Margrethe Vestager and Paolo Gentiloni invited Niels Johannesen and IMF peers
Vice-President Margrethe Vestager and tax commissioner Paolo Gentiloni invited Niels Johannesen and IMF research peers who investigated the impact of tax havens on global tax revenues to further inform the commission's agenda to fight tax havens. Gentiloni has said he wants to step up the EU fight against tax avoidance and has pledged to work for sanctions against blacklisted jurisdictions.
The meeting took place yesterday, Monday 2nd of December, briefly after Vestager was officially nominated Executive Vice President-Designate of the European Commission on the 27th of November.
Jean-Claude Juncker, Luxembourg's prime minister from 1995 to 2013, ends his five-year mandate as commission president on Saturday. During his term in Brussels, the EU made some progress in the fight against tax avoidance, but was also criticized by EU lawmakers and activists for having set up a tax haven blacklist that exempted its 28 member states from screening.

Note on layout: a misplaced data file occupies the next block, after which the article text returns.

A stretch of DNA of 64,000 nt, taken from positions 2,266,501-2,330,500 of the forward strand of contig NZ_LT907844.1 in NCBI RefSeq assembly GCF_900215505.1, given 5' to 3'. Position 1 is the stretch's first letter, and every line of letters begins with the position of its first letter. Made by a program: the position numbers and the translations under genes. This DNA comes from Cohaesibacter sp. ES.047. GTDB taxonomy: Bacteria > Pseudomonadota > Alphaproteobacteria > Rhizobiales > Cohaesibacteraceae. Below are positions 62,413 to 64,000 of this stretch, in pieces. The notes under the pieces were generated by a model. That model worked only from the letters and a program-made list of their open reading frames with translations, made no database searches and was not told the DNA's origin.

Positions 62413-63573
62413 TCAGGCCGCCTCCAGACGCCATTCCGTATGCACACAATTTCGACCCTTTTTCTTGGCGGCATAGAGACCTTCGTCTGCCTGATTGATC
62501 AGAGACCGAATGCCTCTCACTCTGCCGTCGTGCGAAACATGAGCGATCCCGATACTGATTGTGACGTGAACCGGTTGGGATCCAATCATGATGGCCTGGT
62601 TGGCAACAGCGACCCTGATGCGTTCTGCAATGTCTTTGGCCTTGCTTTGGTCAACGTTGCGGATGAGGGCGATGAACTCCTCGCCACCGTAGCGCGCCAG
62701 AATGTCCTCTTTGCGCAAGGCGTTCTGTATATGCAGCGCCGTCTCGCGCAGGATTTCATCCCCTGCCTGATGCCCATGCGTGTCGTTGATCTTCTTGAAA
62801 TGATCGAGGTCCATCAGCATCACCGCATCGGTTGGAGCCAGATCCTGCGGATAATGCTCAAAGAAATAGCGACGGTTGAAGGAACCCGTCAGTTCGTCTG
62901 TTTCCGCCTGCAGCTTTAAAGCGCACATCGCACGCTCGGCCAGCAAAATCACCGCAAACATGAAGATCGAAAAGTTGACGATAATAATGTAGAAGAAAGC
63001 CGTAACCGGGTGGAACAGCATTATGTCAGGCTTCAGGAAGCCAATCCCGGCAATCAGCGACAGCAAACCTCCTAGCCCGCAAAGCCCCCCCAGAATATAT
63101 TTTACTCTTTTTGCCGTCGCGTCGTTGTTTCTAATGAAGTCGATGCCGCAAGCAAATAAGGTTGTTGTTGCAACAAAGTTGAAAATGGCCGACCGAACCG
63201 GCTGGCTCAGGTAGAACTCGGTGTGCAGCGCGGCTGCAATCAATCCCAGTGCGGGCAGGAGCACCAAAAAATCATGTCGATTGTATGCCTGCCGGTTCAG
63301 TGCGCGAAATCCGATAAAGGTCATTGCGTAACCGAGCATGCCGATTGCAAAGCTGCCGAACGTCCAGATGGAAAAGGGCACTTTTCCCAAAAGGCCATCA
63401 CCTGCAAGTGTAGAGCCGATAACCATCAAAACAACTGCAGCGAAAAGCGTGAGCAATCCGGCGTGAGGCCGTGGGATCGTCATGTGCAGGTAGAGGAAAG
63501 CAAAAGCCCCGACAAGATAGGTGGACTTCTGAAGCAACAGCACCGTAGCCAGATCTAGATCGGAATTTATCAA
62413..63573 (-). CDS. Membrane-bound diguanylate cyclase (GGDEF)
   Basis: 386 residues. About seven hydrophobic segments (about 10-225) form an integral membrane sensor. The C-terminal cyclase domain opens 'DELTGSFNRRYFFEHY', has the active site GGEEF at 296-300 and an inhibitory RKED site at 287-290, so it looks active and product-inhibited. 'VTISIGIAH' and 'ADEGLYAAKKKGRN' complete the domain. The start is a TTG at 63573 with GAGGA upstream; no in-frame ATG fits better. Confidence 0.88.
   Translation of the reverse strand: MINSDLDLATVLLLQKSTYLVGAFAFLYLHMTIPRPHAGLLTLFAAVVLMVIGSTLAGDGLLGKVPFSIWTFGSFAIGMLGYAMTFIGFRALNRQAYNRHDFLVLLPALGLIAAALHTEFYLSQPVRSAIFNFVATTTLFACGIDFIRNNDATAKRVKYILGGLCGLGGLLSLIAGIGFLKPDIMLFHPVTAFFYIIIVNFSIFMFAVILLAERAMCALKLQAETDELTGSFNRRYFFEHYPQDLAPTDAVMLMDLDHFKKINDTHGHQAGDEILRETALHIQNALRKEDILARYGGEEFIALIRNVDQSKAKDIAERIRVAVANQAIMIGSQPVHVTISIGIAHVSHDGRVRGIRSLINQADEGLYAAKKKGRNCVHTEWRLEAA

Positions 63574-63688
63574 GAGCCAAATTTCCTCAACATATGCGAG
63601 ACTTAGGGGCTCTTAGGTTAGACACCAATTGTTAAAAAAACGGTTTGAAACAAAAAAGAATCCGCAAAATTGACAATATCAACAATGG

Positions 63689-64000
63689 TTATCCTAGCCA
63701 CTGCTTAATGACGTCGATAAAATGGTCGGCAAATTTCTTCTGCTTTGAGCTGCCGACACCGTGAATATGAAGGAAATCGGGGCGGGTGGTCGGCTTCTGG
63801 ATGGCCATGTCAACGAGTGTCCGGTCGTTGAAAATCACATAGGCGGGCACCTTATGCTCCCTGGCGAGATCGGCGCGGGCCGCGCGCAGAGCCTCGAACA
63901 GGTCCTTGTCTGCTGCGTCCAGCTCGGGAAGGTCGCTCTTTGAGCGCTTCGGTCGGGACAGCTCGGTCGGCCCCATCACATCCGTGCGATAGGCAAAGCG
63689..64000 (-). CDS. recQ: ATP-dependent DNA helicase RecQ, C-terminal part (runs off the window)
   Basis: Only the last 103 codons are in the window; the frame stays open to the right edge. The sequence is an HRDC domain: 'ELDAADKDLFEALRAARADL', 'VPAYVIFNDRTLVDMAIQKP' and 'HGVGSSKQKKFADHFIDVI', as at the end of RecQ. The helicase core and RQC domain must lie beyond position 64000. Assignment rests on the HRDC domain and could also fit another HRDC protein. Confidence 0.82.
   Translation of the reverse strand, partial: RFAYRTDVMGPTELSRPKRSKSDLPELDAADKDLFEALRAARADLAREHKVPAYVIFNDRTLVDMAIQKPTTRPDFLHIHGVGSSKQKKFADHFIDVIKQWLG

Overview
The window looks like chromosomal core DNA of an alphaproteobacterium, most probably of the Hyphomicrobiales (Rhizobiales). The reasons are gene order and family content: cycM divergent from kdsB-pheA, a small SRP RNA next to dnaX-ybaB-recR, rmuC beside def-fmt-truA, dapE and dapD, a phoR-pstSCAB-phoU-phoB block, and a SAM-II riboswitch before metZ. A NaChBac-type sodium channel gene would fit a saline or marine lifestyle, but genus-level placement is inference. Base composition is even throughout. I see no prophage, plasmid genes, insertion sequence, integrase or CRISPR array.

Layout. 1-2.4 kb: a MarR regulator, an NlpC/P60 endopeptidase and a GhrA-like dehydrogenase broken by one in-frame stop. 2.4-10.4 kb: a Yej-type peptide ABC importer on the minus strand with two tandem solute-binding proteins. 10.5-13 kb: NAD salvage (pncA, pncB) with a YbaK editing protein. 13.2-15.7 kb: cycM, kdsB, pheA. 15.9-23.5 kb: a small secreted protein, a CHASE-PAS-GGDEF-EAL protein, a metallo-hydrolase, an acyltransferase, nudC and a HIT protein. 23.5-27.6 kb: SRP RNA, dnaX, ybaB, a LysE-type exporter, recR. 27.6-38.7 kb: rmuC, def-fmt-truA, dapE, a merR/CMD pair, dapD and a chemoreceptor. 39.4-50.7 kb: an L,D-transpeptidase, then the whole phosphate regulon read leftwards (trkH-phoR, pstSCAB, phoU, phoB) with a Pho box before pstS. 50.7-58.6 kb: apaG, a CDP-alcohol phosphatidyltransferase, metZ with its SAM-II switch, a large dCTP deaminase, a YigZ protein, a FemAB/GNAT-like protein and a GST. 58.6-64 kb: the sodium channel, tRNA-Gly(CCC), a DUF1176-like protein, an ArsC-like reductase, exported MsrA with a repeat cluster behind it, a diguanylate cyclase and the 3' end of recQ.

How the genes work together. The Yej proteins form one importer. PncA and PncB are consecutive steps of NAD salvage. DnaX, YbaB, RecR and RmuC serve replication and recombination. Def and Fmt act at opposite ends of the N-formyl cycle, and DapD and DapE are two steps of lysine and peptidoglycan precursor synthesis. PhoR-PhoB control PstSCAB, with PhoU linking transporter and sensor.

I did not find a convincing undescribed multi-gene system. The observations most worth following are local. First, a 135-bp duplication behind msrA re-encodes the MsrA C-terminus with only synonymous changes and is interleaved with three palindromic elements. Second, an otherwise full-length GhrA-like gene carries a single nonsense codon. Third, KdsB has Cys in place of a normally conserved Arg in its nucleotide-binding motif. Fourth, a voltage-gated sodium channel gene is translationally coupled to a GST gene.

Luxembourg, a country of 600,000 people, hosts as much foreign direct investment (FDI) as the United States and much more than China, IMF data shows, estimating FDI in the Grand Duchy is worth $4 trillion, a 10th of the global figure.
"FDI of this size hardly reflects brick-and-mortar investments in the minuscule Luxembourg economy," the study by Johannesen and the IMF co-authors says, arguing that much of the flow goes to "empty corporate shells" which reduce tax revenues in other countries.
"A few well-known tax havens host the vast majority of the world's phantom FDI," the UCPH-IMF study said, adding that Luxembourg and the Netherlands, absorb nearly half of the $40 trillion FDI, thanks to attractive tax policies and other sweeteners.